Mexico. For the National Auto Parts Industry (INA), dialogue is essential in the construction of agreements that are beneficial for the development of the automotive sector, so it regrets that the parties involved in the UAW union strike have not reached an agreement so far.
The Association "hopes" that the dialogue will continue in order to reach a satisfactory agreement between the parties as soon as possible.
The INA statement comes after the UAW union in the United States announced the start of the strike through the stoppage of different activities in three manufacturing plants: Ford Assembly Plant (final assembly line and paint line) in Wayne, Michigan; Stellantis Assembly Plant in Toledo, Ohio; and General Motors Assembly Plant in Wentzville, Missouri.
Although it is difficult to determine the precise effect of this strike on the auto parts industry in Mexico because it depends on several factors, the INA estimates that, if the current scenario continues, the level of auto parts production nationwide could present a decrease of approximately 76 million dollars during the following seven days after the start of the strike.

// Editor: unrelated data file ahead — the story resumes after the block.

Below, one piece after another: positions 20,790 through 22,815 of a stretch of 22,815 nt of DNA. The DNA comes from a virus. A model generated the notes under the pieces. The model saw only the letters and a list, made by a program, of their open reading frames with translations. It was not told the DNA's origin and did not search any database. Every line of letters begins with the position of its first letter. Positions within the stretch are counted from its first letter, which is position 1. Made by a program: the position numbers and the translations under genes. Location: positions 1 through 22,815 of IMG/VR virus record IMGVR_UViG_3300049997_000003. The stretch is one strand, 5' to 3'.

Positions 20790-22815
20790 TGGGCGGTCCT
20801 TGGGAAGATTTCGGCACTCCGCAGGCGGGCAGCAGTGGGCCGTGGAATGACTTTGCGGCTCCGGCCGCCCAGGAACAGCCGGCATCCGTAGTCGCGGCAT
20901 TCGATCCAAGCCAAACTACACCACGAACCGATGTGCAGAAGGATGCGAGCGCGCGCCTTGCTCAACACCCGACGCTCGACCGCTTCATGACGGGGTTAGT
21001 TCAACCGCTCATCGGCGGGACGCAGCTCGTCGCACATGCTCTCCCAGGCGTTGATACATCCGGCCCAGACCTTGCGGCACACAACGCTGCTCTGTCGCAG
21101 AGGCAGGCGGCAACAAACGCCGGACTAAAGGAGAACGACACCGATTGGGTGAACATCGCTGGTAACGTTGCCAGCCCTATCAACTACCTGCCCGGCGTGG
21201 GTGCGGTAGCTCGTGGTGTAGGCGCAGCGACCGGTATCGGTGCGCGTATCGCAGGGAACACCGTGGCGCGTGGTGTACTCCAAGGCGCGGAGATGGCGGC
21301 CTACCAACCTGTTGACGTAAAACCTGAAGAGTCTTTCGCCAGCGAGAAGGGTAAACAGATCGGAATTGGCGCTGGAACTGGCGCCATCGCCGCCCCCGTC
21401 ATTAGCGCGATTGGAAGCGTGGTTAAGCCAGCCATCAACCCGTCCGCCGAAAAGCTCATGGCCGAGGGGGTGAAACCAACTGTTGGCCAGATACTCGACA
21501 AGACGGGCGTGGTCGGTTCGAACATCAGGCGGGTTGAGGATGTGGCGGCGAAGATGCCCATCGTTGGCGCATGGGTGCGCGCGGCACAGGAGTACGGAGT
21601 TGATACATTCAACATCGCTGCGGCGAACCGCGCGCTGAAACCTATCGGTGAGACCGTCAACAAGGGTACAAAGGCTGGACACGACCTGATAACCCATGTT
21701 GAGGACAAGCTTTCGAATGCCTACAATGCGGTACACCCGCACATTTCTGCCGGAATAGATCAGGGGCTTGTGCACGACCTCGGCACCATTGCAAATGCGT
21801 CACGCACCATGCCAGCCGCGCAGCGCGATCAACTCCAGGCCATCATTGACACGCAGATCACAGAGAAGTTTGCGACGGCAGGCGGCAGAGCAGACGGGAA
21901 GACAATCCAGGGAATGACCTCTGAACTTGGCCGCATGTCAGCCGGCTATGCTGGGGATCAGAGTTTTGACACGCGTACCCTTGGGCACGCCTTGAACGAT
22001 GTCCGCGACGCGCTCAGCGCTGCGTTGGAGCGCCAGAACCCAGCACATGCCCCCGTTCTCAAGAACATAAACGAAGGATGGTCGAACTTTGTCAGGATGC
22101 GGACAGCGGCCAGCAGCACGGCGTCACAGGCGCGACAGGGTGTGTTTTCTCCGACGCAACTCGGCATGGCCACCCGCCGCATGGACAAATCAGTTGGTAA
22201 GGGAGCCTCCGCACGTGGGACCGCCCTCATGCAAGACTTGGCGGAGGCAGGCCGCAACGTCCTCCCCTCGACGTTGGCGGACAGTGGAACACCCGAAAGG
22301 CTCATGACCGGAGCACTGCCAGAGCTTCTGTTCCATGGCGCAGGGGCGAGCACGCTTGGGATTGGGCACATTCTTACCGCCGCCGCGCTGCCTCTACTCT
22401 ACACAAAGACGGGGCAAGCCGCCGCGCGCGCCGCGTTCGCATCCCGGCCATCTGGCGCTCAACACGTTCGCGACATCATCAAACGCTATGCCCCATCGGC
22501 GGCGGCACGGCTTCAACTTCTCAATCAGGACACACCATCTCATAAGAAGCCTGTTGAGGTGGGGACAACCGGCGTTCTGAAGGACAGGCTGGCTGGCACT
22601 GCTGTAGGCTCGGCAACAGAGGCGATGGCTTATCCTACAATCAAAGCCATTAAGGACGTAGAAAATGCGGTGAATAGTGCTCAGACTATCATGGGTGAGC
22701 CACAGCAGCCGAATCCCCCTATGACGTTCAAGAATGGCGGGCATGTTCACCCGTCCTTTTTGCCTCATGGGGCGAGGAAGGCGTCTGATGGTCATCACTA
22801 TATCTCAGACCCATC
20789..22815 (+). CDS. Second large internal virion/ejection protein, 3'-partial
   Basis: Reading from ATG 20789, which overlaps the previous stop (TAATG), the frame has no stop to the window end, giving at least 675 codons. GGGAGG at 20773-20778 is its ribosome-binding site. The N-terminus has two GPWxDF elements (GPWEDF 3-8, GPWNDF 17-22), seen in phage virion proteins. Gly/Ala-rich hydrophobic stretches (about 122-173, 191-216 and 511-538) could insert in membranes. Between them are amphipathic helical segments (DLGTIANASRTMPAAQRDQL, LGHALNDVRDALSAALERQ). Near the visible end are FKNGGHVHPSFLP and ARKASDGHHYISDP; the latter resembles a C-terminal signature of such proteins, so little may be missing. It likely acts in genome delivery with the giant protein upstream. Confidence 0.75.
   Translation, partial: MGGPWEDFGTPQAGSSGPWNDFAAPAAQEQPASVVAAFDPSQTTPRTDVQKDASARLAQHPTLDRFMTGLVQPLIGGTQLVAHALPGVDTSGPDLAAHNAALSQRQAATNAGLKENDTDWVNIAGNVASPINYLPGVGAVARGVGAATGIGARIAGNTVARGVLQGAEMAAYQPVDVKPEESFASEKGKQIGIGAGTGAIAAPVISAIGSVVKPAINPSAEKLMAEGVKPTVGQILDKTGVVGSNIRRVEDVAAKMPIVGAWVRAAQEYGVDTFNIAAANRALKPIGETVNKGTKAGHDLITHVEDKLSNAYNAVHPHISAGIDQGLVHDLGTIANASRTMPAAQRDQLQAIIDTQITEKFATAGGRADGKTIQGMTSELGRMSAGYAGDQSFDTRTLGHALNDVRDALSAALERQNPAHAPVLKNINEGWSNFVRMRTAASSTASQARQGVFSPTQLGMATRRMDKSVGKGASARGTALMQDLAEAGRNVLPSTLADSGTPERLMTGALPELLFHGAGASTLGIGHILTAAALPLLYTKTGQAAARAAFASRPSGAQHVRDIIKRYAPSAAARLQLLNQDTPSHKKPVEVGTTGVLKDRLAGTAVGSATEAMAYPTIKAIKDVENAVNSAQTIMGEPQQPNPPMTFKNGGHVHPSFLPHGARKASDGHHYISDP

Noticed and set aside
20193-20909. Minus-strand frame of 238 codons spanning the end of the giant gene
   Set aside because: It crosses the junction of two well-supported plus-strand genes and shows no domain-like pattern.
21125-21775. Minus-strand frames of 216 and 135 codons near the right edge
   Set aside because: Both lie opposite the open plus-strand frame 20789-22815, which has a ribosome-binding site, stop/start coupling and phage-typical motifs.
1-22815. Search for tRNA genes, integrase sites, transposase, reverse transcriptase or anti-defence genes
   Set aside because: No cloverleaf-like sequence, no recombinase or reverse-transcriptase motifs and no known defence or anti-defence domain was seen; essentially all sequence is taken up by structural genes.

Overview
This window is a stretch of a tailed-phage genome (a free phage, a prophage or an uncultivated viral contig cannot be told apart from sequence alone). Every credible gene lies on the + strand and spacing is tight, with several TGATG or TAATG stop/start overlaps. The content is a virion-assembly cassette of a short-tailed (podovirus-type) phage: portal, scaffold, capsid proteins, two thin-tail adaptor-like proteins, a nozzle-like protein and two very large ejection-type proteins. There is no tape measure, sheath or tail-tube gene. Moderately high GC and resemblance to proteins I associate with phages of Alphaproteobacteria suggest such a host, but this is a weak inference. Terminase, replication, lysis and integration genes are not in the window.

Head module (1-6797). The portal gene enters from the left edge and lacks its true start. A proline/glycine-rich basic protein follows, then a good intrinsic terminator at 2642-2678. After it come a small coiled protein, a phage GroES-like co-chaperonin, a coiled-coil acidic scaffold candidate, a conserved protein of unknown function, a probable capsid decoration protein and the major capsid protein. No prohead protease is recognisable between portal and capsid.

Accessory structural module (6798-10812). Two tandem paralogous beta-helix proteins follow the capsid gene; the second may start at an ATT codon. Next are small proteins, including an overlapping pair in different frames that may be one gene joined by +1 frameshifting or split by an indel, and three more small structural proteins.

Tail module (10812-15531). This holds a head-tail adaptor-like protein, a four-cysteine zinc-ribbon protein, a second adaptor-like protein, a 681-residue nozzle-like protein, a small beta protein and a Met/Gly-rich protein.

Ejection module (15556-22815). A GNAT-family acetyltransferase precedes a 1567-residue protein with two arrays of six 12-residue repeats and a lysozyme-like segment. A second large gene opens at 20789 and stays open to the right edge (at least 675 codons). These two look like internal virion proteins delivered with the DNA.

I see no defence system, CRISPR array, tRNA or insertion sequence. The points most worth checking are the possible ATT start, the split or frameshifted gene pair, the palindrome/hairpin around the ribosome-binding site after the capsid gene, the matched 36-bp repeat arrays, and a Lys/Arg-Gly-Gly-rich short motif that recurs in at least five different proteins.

To contextualize the figure, it is important to mention that this decrease would represent so far 0.1% of Mexican exports of auto parts made to the United States during 2022.
Similarly, the INA maintains the estimate that the level of employment in the country for the auto parts industry exceeds 900,000 jobs at the end of 2023, so it will seek to support its associates so that, in case there is a reduction in working hours, these spaces can be used for training and training in new technologies such as electromobility. or be dedicated to the corrective and preventive maintenance of production lines.
"The INA will continue to follow up on this issue, and will make updates based on the events that arise in our neighboring country," the association concluded through a press release.